Tier IPN161100 uM2.82%7.42%0.00170.0174.81high permeability
PN159 25 uM2.72%8.01%0.0070.00265.44low toxicity, swift recovery
Tier IIPN27250 uM3.12%7.31%0.00560.03562.19high permeability
PN228500 uM2.67%6.99%0.00630.04649.59moderate toxicity
Tier IIIPN250500 uM1.99%5.19%0.00160.03188.94lower permeability
PN202100 uM1.39%4.44%0.00110.0278.52swift recovery, low tox.
Tier IVPN58500 uM0.60%5.66%0.00070.0261.24low permeability
PN73500 uM0.23%2.20%0.00060.00565.29slowest recovery
PN2831000 uM 1.06%4.99%0.00070.03262.32low toxicity

Example 17

Tight Junction Modulating Peptides Enhance Permeation of FITC-Dextran MW4000 across an Epithelial Cell Monolayer

In this example, a study was done to determine the permeation kinetics of FITC-dextran MW4000 in the presence of each TJMP. This experiment assessed whether permeation was dependent upon the incubation time of the peptide with the epithelial cell monolayer and whether permeation is cargo size dependent. Cell permeation was assayed after a 15 minute treatment of the cells and also after a 60 minute treatment of the cells with a TJMP and the FITC-dextran MW4000 (FIG. 7). The PYY formulation was used as the positive control and phosphate buffered saline (PBS) was used as the negative control. The peptides were tested at a concentration that demonstrated the greatest degree of TER reduction associated with the highest level of permeability and showed no significant cytotoxicity.

The 60 minutes treatment showed a significantly higher degree of permeation than the 15 minute treatment for the same TJMP. Surprisingly PN161, PN127, and PN228 showed a level of permeation equivalent to PN159 (approximately 7.5%). The TJMPs PN250, PN283, PN202, PN58 achieved approximately 5% permeation after 60 minutes of incubation with the cells, which is just short of the permeation achieved by PN161, PN127, PN228 and PN159. These date indicate that all TJMPs tested are capable of enhancing the permeation of FITC-dextran MW4000 and this enhancement is dependent upon how long the peptide is in contact with the epithelial cell layer.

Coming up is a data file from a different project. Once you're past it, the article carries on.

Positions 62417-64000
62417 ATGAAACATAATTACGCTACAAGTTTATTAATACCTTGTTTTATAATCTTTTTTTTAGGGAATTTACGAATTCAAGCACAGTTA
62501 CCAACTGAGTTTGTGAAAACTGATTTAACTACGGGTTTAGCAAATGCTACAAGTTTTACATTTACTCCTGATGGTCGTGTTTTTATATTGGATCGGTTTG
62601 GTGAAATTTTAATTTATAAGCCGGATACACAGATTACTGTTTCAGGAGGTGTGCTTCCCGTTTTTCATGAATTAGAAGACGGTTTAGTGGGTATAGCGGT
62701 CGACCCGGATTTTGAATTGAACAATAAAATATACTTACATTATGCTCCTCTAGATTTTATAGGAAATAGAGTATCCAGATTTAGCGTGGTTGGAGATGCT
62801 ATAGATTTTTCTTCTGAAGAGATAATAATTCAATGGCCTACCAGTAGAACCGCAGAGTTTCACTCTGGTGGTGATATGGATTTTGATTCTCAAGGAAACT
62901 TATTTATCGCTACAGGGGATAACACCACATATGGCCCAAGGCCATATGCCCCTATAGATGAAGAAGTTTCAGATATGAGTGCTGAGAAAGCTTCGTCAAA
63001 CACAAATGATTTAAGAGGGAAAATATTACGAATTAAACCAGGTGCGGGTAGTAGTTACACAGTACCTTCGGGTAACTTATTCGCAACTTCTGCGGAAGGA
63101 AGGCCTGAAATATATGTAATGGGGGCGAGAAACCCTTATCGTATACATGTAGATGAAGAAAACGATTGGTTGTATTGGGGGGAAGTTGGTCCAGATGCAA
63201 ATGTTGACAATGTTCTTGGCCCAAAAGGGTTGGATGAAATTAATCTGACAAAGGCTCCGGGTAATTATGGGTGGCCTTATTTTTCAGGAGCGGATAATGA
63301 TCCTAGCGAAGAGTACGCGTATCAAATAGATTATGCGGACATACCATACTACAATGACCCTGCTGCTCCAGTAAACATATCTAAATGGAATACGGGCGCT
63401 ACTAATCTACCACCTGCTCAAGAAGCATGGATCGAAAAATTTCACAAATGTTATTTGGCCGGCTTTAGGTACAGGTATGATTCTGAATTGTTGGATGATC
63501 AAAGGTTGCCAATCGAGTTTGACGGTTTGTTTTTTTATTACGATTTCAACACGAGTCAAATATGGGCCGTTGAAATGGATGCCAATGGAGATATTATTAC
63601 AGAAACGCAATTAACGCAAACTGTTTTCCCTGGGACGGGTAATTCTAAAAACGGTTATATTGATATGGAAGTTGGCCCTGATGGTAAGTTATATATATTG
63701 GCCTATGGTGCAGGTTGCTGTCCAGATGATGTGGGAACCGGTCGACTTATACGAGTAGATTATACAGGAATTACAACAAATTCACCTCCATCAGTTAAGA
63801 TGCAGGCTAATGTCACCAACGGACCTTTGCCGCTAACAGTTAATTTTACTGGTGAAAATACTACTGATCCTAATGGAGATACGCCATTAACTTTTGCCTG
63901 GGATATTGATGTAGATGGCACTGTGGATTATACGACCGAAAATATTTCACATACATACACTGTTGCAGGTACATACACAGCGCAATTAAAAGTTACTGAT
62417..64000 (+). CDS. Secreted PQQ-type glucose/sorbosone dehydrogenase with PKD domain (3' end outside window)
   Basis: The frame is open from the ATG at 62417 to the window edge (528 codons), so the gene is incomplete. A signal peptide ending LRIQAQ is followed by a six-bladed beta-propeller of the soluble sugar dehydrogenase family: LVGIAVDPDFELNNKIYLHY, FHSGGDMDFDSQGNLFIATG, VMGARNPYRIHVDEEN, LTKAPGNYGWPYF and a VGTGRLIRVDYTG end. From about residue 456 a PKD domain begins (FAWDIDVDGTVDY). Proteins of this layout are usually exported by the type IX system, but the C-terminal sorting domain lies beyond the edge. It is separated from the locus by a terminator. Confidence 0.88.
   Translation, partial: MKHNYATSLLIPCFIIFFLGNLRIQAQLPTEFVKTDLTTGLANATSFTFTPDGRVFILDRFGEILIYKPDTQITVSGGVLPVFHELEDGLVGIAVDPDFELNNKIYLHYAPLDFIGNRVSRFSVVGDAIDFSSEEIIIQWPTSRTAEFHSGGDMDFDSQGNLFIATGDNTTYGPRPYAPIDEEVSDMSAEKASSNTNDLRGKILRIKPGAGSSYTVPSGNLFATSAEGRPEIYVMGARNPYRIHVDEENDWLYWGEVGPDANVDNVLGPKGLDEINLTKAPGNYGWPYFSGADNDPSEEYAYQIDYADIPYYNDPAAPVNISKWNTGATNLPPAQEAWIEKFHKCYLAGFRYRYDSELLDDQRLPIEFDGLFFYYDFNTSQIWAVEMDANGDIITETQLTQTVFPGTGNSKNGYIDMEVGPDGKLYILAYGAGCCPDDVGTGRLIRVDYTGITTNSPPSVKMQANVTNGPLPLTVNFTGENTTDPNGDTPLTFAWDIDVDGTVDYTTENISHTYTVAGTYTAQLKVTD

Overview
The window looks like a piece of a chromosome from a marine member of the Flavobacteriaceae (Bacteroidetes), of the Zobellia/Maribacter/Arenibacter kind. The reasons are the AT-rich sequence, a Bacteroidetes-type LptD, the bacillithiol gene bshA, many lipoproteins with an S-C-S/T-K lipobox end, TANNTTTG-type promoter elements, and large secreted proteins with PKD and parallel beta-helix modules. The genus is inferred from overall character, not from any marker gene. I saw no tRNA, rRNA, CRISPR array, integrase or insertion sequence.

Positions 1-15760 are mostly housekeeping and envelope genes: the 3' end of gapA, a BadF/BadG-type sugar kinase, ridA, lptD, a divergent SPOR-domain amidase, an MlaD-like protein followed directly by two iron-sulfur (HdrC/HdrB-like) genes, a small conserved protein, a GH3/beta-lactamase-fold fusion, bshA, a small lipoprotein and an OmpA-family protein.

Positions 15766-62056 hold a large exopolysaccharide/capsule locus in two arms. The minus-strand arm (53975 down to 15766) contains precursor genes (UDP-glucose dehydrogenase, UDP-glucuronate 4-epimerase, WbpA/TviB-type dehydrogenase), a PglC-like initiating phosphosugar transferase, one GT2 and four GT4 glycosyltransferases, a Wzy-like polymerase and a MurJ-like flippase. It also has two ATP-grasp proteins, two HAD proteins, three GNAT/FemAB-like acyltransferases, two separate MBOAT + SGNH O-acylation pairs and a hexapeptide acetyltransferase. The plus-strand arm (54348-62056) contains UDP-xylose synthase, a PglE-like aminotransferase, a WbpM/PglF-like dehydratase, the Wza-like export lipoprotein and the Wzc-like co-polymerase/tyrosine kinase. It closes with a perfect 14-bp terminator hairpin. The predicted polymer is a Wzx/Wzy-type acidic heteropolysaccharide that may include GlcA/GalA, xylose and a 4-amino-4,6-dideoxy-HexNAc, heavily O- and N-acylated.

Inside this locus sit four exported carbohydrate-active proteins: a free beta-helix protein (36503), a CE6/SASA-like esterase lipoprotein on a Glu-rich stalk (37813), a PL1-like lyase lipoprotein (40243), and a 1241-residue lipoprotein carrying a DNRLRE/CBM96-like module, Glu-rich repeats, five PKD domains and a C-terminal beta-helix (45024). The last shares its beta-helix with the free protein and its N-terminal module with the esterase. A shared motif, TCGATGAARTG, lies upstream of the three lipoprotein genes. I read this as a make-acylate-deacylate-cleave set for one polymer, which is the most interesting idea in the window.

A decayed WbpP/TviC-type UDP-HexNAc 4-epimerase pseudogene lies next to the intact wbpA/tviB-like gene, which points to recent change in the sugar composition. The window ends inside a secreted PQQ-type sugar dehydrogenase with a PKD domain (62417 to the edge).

The forgoing experiments demonstrate that the tested TJMPs are able to enhance in vitro permeation of an epithelial cell monolayer.

Example 18

Enhanced Permeation In Vitro by a Tight Junction Modulating Peptide Correlates Strongly with Enhanced Permeation Observed In Vivo

A linear regression analysis was performed to determine whether the TJMP permeation kinetics observed in the in vitro EpiAirway epithelial cell model system correlated with the in vivo pharmacokinetic data observed for that same TJMP. To determine if in vitro permeation data functions as a good indicator for success in vivo, the area under the curve-last value (AUC-last) derived from in vivo pharmacokinetic studies done with PYY and TJMPs was plotted against in vitro epithelial cell monolayer permeation studies done with PYY and TJMPs. In vitro permeation was expressed as a percentage and AUC-last as Min*pg/ml. In vitro and in vivo studies for 10 different TJMPs were graphed and a linear regression performed. An R2 value of 0.82 (82% correlation) was derived indicating a strong correlation exist for AUC values derived in vivo and percent permeability observed in vitro. Surprisingly, when inter-assay variability is excluded, an R2 value of 0.996 (essentially 100%) was derived indicating a direct correlation exist between in vitro permeability and in vivo success. Thus, in vitro permeation can be used to predict in vivo success.